Rabat – The sovereign nation of Morocco will never accept being reduced to the same level of militant separatist groups like the Polisario Front. This is, according to Moroccan political observer El Moussaoui El Ajlaoui, “an important point that the UNSG’s Personal Envoy, Horst Kohler, failed to take into account.”
Giving Morocco and the rebel group on the same level, and giving the Polisario Front the same weight that Morocco carries in the international community affords the separatist group recognition it does not deserve, El Ajlaoui told Morocco World News on Wednesday.
Negotiations are Ongoing Despite Morocco’s Absence
While talks mediated by Kohler are presently being held in Berlin regarding the conflict, El Ajlaoui believes that “politically, Morocco is not seeing any progress.”
Representatives from both Mauritania and the Polisario separatist group already met with Kohler, while Algeria is likely to be brought in next, as Kohler was expected to receive the Algerian minister of foreign affairs, Abdelkader Messahel on Thursday, February 15, according to Algeria’s news agency APS.
However, Morocco- a main party in the conflict- has been reluctant to attend the Berlin negotiations with the Polisario, as the separatist front has been carrying out illegal military maneuvers in the region over the past few months.
El Ajlaoui argues that Morocco ought to be in charge of setting rules of negotiations for issues that fall within its national jurisdiction, and that Kohler’s choice to hold indirect negotiations in Berlin is fundamentally unjust.
Kohler’s Strategy is Not Favorable
After he was appointed as the UNSG’s Personal Envoy for Western Sahara, “Kohler showed his willingness to end the conflict. King Mohammed VI received him in Rabat after his appointment, which proved that Morocco does not have any problems with the current Personal Envoy of the UN nor with the former ones.” Morocco, however, does not like the approaches adopted within the UN.”
Morocco decodes this strategy as a danger that would affect its sovereignty over the territory, as the country considers the only solution to solve the Western Sahara conflict to be the Moroccan Autonomy Plan.
Referring to Kohler’s strategy to involve the African Union and the European Union in the conflict, El Ajlaoui said that Morocco could never accept this strategy, as the North African country sees the United Nations as the only body with the legitimacy to pass judgment on the territory.
Kohler’s strategy was not looked upon favorably by El Ajlaoui, who explained this move as a mean to apply pressure on Morocco, rather than being a measure to find a solution to the conflict.
Ajlaoui told MWN that the idea of holding negotiations in the city of Berlin is not productive, and argued that “it is time for the UNSG’s Personal Envoy to make his tour” of the pertinent region itself.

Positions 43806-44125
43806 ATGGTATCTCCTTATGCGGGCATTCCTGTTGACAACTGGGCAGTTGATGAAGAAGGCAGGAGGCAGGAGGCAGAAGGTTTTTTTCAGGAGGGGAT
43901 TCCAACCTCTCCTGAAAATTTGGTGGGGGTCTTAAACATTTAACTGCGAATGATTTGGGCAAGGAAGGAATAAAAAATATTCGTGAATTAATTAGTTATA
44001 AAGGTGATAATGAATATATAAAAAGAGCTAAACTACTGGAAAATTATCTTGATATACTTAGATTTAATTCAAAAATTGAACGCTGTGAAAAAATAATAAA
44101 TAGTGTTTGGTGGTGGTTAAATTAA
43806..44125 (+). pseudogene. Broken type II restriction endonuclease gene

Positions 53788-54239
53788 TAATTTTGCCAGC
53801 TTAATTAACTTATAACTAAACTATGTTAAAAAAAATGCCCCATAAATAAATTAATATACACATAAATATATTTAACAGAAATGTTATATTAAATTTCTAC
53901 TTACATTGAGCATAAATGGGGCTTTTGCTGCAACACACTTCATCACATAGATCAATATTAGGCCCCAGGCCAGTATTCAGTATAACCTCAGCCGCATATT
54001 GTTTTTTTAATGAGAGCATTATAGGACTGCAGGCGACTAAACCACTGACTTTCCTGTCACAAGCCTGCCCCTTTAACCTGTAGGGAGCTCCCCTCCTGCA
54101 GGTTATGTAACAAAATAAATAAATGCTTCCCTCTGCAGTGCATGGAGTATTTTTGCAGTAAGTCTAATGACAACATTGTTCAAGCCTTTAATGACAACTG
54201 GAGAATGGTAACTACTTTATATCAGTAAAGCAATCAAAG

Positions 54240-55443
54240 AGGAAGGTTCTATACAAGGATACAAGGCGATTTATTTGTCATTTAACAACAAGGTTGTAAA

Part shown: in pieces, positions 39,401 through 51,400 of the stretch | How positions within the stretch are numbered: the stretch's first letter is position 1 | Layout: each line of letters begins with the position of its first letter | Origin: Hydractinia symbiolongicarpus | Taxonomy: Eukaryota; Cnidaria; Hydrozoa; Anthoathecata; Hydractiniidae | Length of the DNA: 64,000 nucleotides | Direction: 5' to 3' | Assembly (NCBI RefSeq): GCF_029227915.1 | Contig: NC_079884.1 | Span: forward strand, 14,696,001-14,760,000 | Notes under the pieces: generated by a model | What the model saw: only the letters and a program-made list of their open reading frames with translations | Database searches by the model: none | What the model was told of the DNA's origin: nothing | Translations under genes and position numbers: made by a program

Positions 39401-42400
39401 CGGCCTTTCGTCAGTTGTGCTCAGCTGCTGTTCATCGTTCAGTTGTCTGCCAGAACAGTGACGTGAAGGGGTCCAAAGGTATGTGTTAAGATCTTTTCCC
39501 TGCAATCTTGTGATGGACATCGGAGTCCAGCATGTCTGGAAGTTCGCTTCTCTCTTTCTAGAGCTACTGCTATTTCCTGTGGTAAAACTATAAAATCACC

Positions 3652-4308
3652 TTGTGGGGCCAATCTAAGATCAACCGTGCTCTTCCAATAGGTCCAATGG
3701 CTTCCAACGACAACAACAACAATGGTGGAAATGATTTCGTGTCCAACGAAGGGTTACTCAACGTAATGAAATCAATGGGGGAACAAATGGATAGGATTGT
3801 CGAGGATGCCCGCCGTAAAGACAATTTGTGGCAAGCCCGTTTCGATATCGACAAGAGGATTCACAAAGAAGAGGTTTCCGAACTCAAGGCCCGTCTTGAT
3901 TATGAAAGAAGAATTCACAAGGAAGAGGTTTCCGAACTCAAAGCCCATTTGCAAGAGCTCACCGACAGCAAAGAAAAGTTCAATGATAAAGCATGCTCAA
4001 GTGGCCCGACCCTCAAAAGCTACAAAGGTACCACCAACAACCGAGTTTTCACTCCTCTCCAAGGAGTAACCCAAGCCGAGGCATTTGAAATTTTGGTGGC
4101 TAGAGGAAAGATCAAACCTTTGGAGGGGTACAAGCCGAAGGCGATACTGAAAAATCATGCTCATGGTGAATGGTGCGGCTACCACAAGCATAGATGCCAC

Therefore, on February 14, Akhbar Al Yaoum reported that Morocco has sent an official invitation to Kohler, who will likely arrive in Morocco on Friday.
The Moroccan government, however, did not make any official statement on its official news agency about any such invitation to Kohler.
The Indirect Negotiation Strategy Ineffective
The idea of indirect negotiations with the separatist front has been unwelcomed by several Moroccan political analysts, including Reda El Fellah. Mohamed Chtatou, a Moroccan political analyst and university professor believes that the idea of indirect negotiations with Polisario, Algeria and Mauritania is “a joke.”
This idea has been “continuously repeated, but it is leading to a dead-end,” according to professor Chtatou. He argues the Polisario must be forced to negotiate with Morocco directly on the basis of the Autonomy Plan, which is “the one and only” viable means of ending the conflict in Western Sahara.
While the separatist front is eagerly seeking independence, Morocco considers its Autonomy Plan as the only solution to the conflict. Several European and African countries, lauded Morocco’s plan submitted to the UN in 2007, describing it as the serious and credible basis for a negotiated solution to the Sahara issue.
Subsequently, Morocco has long shown its willingness to negotiate a political settlement for the conflict, according to Chtatou.
The country “has never closed the door for earnest discussions or negotiations it is the Polisario that always refuses to talk, of course we all know who pulls the strings from behind the curtain and does not want a political solution,” referring to the main supporter of the Polisario Front, Algeria.
Slamming Polisario’s activities in the region, Chtatou said that the front “has nothing to offer but successive neighs,” whereas Morocco has succeeded in making notable progress in its Moroccan southern provinces that have come through its development investments in the region to the benefit of local peoples.
According to Chtatou, those in the Tindouf Camps “want to come back to Morocco, but they are prevented from doing so and are thrown in jail.”
“It is clear that the Polisario has lost its credibility, and will soon lose Algeria’s support. [Algeria itself] is in bad [financial] shape and [appears to be] on the verge of bankruptcy, which might lead to an Algerian Spring. If this happens, the Polisario will be orphaned.”